If there is one community synonymous with ‘sweet’, it is the Bengalis – be it their language, personalities or simply, their sweets.
And their simple but a true joy-to-the-palate, sondesh is a must during the festival of lights. Very few Bengalis today make sondesh at home, but DNA was lucky to savour some made by Sunanda Bose. She has been making the sweetmeat on every Diwali for past 20 years.
Sunanda moulds the sondesh into various shapes – embellished circles, shells, and squares. “These moulds are available only in West Bengal and made specifically for sondesh,” she says. “If moulds aren’t available we can also make laddoos and barfi of the chhena (primary ingredient of the sweet),” she adds.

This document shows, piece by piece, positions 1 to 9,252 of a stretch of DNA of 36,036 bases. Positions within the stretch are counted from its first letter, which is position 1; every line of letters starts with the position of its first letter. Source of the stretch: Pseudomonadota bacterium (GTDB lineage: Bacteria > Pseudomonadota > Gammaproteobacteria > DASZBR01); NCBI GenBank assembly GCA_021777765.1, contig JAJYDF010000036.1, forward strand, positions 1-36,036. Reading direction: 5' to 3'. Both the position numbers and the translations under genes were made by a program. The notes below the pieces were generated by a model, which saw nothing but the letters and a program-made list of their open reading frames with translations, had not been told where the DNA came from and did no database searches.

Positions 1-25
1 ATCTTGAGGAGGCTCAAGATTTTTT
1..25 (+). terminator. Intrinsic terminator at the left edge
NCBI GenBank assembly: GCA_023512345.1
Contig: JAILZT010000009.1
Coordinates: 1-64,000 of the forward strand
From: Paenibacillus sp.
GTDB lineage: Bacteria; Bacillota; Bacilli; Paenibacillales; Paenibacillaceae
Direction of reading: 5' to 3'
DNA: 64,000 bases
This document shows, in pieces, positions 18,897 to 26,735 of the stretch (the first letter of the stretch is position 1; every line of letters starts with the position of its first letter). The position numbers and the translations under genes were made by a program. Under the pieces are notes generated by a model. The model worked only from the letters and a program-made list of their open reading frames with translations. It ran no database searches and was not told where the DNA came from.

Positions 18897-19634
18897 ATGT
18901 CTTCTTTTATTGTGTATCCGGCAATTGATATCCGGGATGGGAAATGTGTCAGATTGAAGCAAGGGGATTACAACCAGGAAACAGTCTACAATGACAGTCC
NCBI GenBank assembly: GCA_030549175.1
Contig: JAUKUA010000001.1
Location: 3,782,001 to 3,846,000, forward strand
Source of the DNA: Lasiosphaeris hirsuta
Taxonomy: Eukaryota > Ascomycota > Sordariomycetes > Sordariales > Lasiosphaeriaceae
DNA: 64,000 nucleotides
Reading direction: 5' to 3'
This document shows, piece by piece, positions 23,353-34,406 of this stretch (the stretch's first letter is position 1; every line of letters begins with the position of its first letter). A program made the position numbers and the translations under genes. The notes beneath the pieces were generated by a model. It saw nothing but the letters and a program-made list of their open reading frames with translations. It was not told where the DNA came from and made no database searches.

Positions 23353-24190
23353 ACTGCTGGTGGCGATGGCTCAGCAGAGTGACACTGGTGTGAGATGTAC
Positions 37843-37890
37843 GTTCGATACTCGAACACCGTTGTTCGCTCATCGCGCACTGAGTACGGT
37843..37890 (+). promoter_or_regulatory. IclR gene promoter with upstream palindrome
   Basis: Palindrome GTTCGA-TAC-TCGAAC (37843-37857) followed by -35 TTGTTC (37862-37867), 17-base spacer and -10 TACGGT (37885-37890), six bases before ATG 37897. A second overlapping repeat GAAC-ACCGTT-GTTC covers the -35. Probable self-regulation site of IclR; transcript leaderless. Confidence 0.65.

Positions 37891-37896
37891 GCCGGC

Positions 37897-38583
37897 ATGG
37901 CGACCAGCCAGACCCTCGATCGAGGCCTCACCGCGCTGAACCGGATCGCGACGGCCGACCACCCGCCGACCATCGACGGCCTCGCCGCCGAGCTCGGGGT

Though she prepared coconut sondesh for us, Sunanda informs that there are several variants of the much-loved sweet.
“Pure chhena, milk, mango papad and date lend myriad flavours to the sondesh,” says Sunanda who retired as a school teacher.
For mango sondesh, she informs, mango papad is sandwiched between two layers of paneer and pressed into a mould.
“Similarly, grated paneer can be added to thickened milk to make pure paneer sondesh,” says Sunanda.
While the above steps might read easy, making sondesh isn’t everybody’s piece of cake, which is reason why it isn’t made at home these days. “The milk (for sondesh) needs constant stirring so that it doesn’t burn or stick to the vessel. Stirring should continue till the milk becomes a dry lump, and this can take upto an hour of work,” says Sunanda.
Sunanda spends most of the time with hobbies and her art, and making sweets such as the sondesh for her family. A true Bong, we say!